Social media helped a Sacramento area resident find her birth family, and now, it has turned Courtney Hardy, 27, into something of a minor cybercelebrity.
Hardy, an account executive at Fox40 (KTXL), recently published an online post about tracking down her birth parents. Carried by The Huffington Post and Facebook Stories, the written narrative has prompted massive reader response.
According to Facebook officials, the post has been a popular post on its one-year-old Facebook Stories site.
"I don't know how people are seeing this story," Hardy said. "I just thought it would be something fun for my friends to see."
Hardy said she first discovered she was adopted 12 years ago following a particularly memorable biology lesson at Folsom High School.
The first day back from winter break, her sophomore-year science teacher was teaching genetics and used eye color to illustrate the properties of dominant and recessive genes, Hardy said.
"She said that with two blue-eyed parents, it would be very, very rare for them to ever have a brown-eyed child," Hardy said.
The statement had a particular resonance for Hardy, who has brown eyes. Both of her assumed-to-be-birth parents, however, have blue eyes.
Hardy said she related this seemingly humorous classroom anecdote to the parents who had raised her since birth.
Hardy's parents then proceeded to tell her that she had, in fact, been adopted.
After having a "little 20-minute teen reaction," which included escaping to her bedroom, Hardy said she came back downstairs and discussed the news with her adoptive parents.
"They told me everything that they knew and said they were never going to lie to me if I asked them like I did that day," she said.
In her Facebook story, she wrote: "My parents only had limited information about my birth family. They knew that my birth mother was Wanda Gardner, and that I had brothers living somewhere in the Pacific Northwest. The decision that I'd be given up for adoption was made a few weeks before I was born, and my adoptive parents were there waiting at the hospital. They named me. Their names are on my birth certificate. I am their daughter."
It was seven years later that Hardy first launched the search for her birth parents.
Hardy said she got the idea to track down her birth family while waiting tables at a Black Angus restaurant in Folsom.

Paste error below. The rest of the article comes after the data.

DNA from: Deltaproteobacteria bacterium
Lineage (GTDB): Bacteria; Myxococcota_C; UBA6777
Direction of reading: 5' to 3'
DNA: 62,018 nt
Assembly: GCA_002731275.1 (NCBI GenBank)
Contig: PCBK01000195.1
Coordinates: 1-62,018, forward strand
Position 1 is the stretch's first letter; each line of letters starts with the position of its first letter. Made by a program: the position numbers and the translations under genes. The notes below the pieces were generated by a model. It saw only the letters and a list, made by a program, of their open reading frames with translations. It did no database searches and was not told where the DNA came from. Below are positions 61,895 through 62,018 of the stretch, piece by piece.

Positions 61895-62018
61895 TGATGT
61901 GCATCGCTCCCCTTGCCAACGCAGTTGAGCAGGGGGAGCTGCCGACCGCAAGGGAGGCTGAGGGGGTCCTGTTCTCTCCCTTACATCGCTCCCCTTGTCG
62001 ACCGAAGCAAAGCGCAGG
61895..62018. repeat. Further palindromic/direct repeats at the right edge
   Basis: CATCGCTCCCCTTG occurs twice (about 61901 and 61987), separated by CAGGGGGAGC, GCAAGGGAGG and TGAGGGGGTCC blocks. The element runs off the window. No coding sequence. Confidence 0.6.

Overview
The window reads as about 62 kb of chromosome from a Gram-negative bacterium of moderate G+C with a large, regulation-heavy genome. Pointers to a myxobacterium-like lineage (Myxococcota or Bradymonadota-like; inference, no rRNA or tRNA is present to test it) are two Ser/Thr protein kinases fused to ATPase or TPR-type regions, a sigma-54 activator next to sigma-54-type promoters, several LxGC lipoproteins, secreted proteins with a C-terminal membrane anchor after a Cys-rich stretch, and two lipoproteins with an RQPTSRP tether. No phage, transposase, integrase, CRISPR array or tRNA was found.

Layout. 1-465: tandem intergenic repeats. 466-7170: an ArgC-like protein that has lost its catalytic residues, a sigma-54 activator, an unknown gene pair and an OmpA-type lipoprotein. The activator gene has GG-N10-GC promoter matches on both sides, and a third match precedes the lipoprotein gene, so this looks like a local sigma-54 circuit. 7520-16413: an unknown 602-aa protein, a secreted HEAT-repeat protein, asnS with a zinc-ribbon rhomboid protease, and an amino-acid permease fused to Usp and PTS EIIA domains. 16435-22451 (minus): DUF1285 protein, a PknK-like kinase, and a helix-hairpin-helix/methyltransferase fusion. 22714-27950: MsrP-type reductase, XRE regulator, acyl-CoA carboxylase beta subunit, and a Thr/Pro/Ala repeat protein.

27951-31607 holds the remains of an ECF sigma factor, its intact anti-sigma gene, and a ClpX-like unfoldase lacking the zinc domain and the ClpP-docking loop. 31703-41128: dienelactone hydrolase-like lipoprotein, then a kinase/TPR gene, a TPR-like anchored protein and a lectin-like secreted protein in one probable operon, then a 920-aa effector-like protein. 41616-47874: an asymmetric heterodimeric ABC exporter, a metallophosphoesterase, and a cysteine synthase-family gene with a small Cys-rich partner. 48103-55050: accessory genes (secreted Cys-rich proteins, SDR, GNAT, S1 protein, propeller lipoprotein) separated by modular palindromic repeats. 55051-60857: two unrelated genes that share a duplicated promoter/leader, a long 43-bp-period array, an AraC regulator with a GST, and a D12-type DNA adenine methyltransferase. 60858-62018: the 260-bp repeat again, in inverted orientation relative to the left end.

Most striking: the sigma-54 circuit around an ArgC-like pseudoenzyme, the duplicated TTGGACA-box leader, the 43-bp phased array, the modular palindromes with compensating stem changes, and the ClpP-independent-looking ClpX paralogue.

At work, she happened to come across a government worker, who told her she could write to the state and receive information about her biological family. Hardy did so, but she said the result was non-identifying background information.
Believing that she would have to hire a private investigator if she wanted to connect with her birth family, Hardy said, she decided to postpone the search.
Two years later, a friend brought up the idea of looking up people's names on an online public records database.
Hardy ran a search on the name she had for her birth mother, and learned Wanda Gardner preferred to go by her maiden name, Wende Moten. By searching with this name on Facebook, Hardy was able to locate a birth relative, Sarah McIlroy, who was then 18 years old.
Hardy said she immediately sent McIlroy a Facebook message explaining the situation.
"I literally did the Macaulay Culkin jaw drop, hands on my face, in total shock," McIlroy said.
McIlroy responded less than an hour later with the simple message, 'What's your number?' "
Hardy spoke over the phone with McIlroy that night,and with her birth mother the following night.
Two months later, in January 2011, Hardy flew down to San Diego and saw her birth mother's family in person.
In her Facebook story, Hardy wrote that her birth mother explained she wasn't in a stable period in her life when she gave her up for adoption, and that her birth father never knew about the pregnancy.
In February 2011, Hardy was able to locate her birth father, Emmanuel Cullen, in Ireland. A 12-day trip to the Emerald Isle went so well that Hardy decided to live there for roughly four months last fall.
Hardy said that while across the pond, she met a friend, a Facebook employee, who encouraged her to share her story.
"It was something that I always wanted to write down anyway," she said.
Hardy never anticipated the blog post would attract such a large following.
She admits that having the story go viral has had some downside. Commenters, for example, have criticized her adoptive parents - who were supportive of her search efforts.
"I don't look at it as a negative thing that they didn't tell me that I was adopted until I was older at all," Hardy said. "My relationship with the parents who raised me is the exact same it was before, if not better."
She added that there have also been benefits to having her story reach a large audience: Hardy will be helping a former classmate find her birth father.
Hardy said she has no plans of making money from her story but joked she wouldn't decline an invitation to appear on the "The Ellen DeGeneres Show."
"I don't know if she will have me, but I would totally love to meet Ellen," she said.
Call The Bee's Kurt Chirbas, (916) 321-1030.